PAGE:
Common Cable networks distribute their internet signal using the DOCSIS protocol which requires a device (modem) to lock onto and decode the service.

 

FiOS provides a direct ethernet handoff (the functions provided by a "modem" so to speak are inside the ONT where the fiber terminates to your home).  That handoff can be provisioned as traditional Ethernet (RJ45) on copper out of the ONT or it can be provisioned MoCA (Coax).    When it's provisioned over copper, you are handed an RJ45 copper WAN connection facing the public internet which you must connect to the WAN side of NAT router.   When it's provisioned over coax, you are handed a MoCA connection running on the WAN frequency of 1000Mhz which the router they provide will interface to and see the public internet.

 

In turn, the router provided by Verizon establishes a local network on the inside of the NAT router inside their device which they present as the 4 local LAN ports.  Additionally, they bridge this to a WiFi access point for local LAN WiFI, and bridge it to a MoCA LAN network running at 1100Mhz.  Remember, Coax is multiband so you can have several different independent channels on it simultaneously.

 

The local LAN and Wifi are used by the home consumer in typical fashion for home networks.  No "router" is required of the home user because it's already behind a NAT router.  The MoCA LAN frequency is used by any set top boxes you have for TV.  They connect to your "local" LAN in order to reach the internet for guide data, etc.   Verizion overprovisions the internet portion of the bandwidth slightly to account for this.

 

There is no restriction for a non-TV (or more correctly, a home which doesn't use Verizon STB's) home on using your own router.  You do need however to ask Verizion to provide you with an Ethernet handoff rather than MoCA.  In fact, I've read here and elsewhere that I believe with the higher internet speeds, Verizon has been provisioning internet over ethernet and running both coax and ethernet into their router.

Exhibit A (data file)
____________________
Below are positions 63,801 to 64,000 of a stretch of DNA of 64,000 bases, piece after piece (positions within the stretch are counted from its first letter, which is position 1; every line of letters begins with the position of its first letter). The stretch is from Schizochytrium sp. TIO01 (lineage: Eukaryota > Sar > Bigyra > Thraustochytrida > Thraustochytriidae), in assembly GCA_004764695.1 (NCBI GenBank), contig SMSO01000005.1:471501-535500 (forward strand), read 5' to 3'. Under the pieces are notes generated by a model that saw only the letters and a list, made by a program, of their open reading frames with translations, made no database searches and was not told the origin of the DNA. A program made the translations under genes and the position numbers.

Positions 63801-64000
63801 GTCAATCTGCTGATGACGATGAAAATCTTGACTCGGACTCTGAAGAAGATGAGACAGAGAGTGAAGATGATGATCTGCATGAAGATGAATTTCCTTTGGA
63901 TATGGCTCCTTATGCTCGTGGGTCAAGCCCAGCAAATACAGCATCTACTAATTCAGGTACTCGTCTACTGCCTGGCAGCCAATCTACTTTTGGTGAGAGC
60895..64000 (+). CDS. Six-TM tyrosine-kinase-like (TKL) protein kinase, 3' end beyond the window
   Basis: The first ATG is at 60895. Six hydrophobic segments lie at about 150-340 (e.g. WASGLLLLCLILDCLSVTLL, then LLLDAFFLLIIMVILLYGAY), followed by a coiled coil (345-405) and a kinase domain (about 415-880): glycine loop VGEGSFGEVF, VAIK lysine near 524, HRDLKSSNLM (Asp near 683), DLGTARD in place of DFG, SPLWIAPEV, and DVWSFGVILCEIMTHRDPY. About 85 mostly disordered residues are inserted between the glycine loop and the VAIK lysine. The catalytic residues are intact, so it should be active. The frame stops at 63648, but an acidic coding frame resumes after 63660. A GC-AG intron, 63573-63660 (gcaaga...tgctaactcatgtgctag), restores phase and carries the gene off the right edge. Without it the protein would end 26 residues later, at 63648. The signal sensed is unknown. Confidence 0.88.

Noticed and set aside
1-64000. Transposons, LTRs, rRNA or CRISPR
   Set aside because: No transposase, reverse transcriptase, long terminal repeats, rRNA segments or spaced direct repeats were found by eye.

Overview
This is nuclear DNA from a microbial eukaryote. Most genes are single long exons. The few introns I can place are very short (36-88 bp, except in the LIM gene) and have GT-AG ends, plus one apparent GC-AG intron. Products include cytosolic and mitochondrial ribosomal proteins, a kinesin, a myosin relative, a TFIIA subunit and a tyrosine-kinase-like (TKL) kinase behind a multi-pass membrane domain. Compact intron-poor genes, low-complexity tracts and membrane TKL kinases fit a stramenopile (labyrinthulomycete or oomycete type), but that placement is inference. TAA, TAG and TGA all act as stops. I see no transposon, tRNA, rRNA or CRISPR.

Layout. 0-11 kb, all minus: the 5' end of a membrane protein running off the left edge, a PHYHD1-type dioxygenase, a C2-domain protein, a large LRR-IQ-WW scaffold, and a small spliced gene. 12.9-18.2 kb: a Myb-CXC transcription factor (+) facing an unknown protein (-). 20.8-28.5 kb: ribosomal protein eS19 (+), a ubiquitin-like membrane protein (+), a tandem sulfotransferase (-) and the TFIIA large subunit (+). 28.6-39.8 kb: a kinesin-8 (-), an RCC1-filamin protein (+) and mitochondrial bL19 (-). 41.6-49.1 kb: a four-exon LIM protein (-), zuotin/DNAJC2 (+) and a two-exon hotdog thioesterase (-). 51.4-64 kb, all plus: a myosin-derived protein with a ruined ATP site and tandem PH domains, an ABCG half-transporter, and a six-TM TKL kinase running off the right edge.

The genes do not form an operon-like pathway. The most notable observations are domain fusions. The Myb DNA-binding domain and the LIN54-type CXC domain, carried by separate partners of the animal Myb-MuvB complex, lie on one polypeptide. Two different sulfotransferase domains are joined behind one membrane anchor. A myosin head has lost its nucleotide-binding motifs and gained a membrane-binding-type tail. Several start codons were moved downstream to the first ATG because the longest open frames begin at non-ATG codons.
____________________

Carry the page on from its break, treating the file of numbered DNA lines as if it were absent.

The real trick comes in if you have a home with Fios TV.  Verizon handles the bridging on the local LAN between local LAN MoCA and the local LAN in their router.   You can do the same thing by using a MoCA bridge for the LAN portion of the traffic.

 

In fact, you could ask Verizon to provision an ethernet handoff to their router (in which case they'll run both ethernet and coax to their router).  Once they are done, you remove their router, insert your router connecting the WAN ethernet to the WAN port on the router.  Then, using a privately purchased MoCA bridge (ActionTEC ECB2600 for instance), connect the coax which was attached to the Verizion router to the bridge and connect the LAN port on the bridge to an open LAN port on your router.   Done.

 

You do however lose functionality from Verizon by doing this however.  First, they won't support or troubleshoot it  -- if you're not a networking expert or capable of understanding how this is all working at a technical level, this is not something you should be doing yourself.  Second, as they maintain administrative capability into their router, they can open the necessary ports to enable "remote" capabilities such as programming the DVR, telling you what your WiFi password is, etc. from their website.  Putting your equipment in the configuration disables this functionality since they can't see  the router to set the configuration up properly.

 

I don't use Verizon STB's and have essentially the configuration I described above.  I use Tivo for my STB's with a cable card and they have their own infrastructure for the remote capability.  Verizon, when I log into their site, can't see any of my local network and won't provide support if I have issues.